Tuesday, February 12, 2008

Lame Duck DAQer

IceCube Party in Summer Camp

"Tengo get el f--- out of aqui," a young Kit Traverse mutters to himself under his breath while studying vector mathematics at Yale in Thomas Pynchon's "Against the Day." The phrase keeps rattling around my head as the hours count down to our straight-through flight to Christchurch the day after tomorrow. My eyes are tired, my brain is fried after 30 days with hardly half a day off, and my stomach has just about had it with the food here. I have hit my wall and, while I will do a bit of work tomorrow, mostly the day will be about packing, enjoying the surroundings and taking it easy.

Oddly enough, the work has also hit its own wall. The DAQ software which worked rather smoothly throughout a month of tests finally met its match when trying to read out all forty IceCube strings. I believe the situation is very workable, but a days' worth of debugging didn't uncover an easy fix. Still, we are at least a week or two ahead of our original schedule. I find it ironic, though, that the last test (and most important, at least psychologically) would be the one to give us trouble. At any rate, we have a month to find a solution, which still puts us light years ahead of where we were last year (where we were putting the code together with spit and duct tape at the last minute before the last flight of the season came to yank us off-station).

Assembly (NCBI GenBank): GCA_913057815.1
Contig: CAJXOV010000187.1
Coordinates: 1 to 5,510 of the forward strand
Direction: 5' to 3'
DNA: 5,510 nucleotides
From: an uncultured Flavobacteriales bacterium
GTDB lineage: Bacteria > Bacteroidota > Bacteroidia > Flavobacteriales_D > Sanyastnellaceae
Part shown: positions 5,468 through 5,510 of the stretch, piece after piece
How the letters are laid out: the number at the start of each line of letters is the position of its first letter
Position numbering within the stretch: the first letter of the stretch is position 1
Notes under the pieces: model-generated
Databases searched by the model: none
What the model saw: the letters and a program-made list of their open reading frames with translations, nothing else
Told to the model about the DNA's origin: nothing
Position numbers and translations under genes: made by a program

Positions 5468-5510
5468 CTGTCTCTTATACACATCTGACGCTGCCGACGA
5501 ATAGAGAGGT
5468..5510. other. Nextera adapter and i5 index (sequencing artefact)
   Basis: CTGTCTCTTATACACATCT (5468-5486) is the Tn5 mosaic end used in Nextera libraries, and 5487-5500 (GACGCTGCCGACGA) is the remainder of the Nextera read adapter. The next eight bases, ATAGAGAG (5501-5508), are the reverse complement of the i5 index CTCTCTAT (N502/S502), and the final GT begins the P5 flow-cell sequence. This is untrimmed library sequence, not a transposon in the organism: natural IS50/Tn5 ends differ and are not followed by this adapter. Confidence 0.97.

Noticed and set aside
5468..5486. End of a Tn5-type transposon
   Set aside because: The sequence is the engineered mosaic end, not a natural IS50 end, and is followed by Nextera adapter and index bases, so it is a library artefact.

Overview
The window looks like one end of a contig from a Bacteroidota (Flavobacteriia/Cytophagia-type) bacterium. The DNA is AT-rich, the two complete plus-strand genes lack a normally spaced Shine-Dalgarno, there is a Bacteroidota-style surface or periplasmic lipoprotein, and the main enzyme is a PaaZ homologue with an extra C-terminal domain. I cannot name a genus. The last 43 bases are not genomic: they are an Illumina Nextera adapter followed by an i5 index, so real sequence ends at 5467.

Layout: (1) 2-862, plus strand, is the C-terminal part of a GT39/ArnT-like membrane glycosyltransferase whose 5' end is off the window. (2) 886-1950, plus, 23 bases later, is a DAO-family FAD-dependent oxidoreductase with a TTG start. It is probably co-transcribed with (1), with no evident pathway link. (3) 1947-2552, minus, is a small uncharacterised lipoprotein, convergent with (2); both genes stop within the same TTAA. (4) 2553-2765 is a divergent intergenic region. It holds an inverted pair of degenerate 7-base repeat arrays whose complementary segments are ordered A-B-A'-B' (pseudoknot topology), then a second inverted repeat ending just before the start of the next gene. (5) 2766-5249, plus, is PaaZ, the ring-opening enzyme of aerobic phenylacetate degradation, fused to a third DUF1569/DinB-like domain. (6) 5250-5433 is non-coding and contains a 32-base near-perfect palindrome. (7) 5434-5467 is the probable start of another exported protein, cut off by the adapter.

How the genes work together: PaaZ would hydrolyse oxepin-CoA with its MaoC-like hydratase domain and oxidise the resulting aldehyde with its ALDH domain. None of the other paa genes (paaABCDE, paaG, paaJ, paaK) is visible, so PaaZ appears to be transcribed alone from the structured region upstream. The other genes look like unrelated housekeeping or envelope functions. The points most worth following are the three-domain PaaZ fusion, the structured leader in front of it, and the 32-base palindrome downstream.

As things wind down I want to check in with some of my other goals for the trip.

Complete and abject failures:
  • Regular drawing practice. I filled maybe three pages of drawings the whole month.
  • Skiing to the "love shack" at the end of the skiway. I didn't make it there, it just seemed too darn cold to get my rear in gear and do it.
  • Pynchon's "V" - I made it a good 150 pages or so but the book is staying here in the library, as I promised myself. "Against the Day" and "The Lord of the Rings" in audiobook form wound up being my fiction fixes.

Qualified successes:
  • Kept to a meditation practice perhaps 3/4 of the days here.

Exceeded expectations:
  • Ran almost every day, and made it up to nearly 5 miles. Beat my previous South Pole/high altitude mile record of 8:47 by a whole minute. Lifted weights and stretched. Physically this was an enormously helpful antidote against long hours at the computer, and cabin fever.
  • Work-wise I managed to meet not only most or all of my planned goals but also got a chunk of work in on a new project which will likely occupy a lot of my time this year. Also strengthened work relationships and managed to help several other people with their projects.

Unexpected surprises:
  • The eclipse was a lovely natural and communal event.
  • Going out on the deck at random times without bundling up (in shorts even) and enjoying the electric chill and the stark blazing white ocean of ice for a few moments before taking refuge back in the warmth and chemical smells of the station.

It's getting past bedtime - 8:40 PM and I am still up. I'm more or less on New Zealand days now. But just like this place is somehow like no-where, it is also somehow no-time: no night; arbitrary New Zealand time zone; shifting sleep schedules; and having to be aware of at least five different time zones (I regularly do time zone calculations in my head for all US time zones as well as Greenwich, England, which is the standard scientific/astronomical time base known as UTC).

At any rate, it is time for bed -- this much is clear. Until tomorrow...

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